I am so excited to take part in Camp PBS Parents again this year ! Last year we had lots of fun with nonstandard measuring and drawing with rocks!

Today, I want to share this walking water experiment—which I’ve wanted to with my kids for ages. I’ve tried it a little bit here and there without much success. This time we made sure to find out what wasn’t working and why.

Of course, we added in a little learning into the fun by mixing colors in the process! My kids were super excited to see what colors we would make.

What You’ll Need:

  • paper towels, the cheaper, less absorbent the better; toilet paper works too.
  • 3 clear jars or glasses.
  • water
  • food coloring (use two primary colors to learn about color mixing)

How to Set Up:

Fill two of the jars full with water.  Add in food coloring to each jar. We added red and blue.

Fold a paper towel in half multiple times to make a long skinny strip (about an inch or so wide).

Dip one end of the paper towel strip into the jar filled with colored water and lay it over the edge of the jar and placed to drip into the jar that’s still empty.

Set up a walking water experiment for the kids

I learned from Megan of Coffee Cups and Crayons the perfect solution for a walking water experiment. The absorbency of the paper towel plays a major factor in how long it takes. Her solution takes a couple of minutes for the water creeping its way over to the empty jar.

A walking water experiment for the kids to explore mixing colors!

My solution, on the other hand, took 20 minutes for the water to travel to the top of the first jar and well over an hour to see any drips into the empty jar.

A walking water experiment for the kids to explore mixing colors!

We eventually tried toilet paper and had some better luck with it. The water walked much faster than with the paper towels, but still not nearly as fast as Megan’s did. The absorbency of the paper plays a big part.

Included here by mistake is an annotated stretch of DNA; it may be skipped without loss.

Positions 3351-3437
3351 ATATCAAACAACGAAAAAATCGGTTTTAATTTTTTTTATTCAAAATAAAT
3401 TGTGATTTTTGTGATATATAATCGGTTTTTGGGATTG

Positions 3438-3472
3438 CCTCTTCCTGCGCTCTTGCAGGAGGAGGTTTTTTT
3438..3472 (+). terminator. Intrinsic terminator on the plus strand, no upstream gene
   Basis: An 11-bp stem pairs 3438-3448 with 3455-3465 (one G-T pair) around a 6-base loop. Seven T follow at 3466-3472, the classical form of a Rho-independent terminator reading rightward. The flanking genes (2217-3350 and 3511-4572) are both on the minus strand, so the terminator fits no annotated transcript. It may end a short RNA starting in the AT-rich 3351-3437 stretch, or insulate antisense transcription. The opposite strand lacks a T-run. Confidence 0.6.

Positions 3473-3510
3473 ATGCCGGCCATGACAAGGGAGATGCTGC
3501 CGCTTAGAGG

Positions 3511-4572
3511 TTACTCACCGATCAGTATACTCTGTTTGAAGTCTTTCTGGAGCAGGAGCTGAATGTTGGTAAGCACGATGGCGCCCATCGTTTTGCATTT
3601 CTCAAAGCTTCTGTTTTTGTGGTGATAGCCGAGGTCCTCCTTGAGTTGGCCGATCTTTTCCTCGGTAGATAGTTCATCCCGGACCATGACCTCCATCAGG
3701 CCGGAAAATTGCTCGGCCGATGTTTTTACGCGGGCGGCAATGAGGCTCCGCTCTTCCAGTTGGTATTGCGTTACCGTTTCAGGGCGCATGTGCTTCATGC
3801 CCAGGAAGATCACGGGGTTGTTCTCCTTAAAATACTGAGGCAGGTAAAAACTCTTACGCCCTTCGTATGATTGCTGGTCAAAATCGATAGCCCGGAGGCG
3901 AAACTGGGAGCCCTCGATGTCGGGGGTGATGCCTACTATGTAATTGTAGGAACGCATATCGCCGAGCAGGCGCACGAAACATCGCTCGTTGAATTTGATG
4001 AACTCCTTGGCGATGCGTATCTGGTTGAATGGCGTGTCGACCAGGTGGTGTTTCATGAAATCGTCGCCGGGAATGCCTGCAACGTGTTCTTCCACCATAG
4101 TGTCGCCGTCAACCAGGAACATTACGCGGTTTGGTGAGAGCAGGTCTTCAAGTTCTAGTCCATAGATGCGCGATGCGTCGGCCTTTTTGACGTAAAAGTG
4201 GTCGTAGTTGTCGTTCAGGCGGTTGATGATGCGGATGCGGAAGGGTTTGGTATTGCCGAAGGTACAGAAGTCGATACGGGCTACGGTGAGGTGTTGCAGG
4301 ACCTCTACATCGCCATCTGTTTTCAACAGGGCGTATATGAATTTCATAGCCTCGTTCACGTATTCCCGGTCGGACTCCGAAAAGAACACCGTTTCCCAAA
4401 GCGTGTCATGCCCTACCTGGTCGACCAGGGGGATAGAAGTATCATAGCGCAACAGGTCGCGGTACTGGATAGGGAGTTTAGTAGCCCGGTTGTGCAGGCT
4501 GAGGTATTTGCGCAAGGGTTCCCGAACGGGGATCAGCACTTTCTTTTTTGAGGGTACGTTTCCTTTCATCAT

A walking water experiment for the kids to explore mixing colors! (Plus tips to make it work!)

The boys were shocked when we came back later that day to check on the progress. The water had completely mixed into the middle jar! What color did red and blue create? Purple!

Walking water experiment

Tips for Making Water Walk Faster:

  • At first we tried ripping the towels into strips, but it didn’t soak up nearly as fast.
  • Fill the jars as full as possible.  The water will not have to move up as much before letting gravity do its job.
  • Use thinner, cheaper paper towels. The less the paper towels absorb, the better.
  • Prop up the filled jars on books to make them higher than the destination jar. Gravity will help move it along faster.

More Adventures in Learning:

About Jamie Reimer

Jamie Reimer

Jamie learned to be a hands on mom by creating activities, crafts and art projects for her three boys to do and shares them on hands on : as we grow. Jamie takes the creative outlet as a way to get through the early years of parenting with a smile!

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  • Ellie

    Nice traditional science experiment, but be sure to explain the science of WHY water moves this way. This process is called ‘capillary action’, the water uses this process to move along the tiny gaps in the fibre of the paper towels. It occurs due to the adhesive force between the water and the paper towel being stronger than the cohesive forces inside the water itself. This process can also be seen in plants where moisture travels from the roots to the rest of the plant.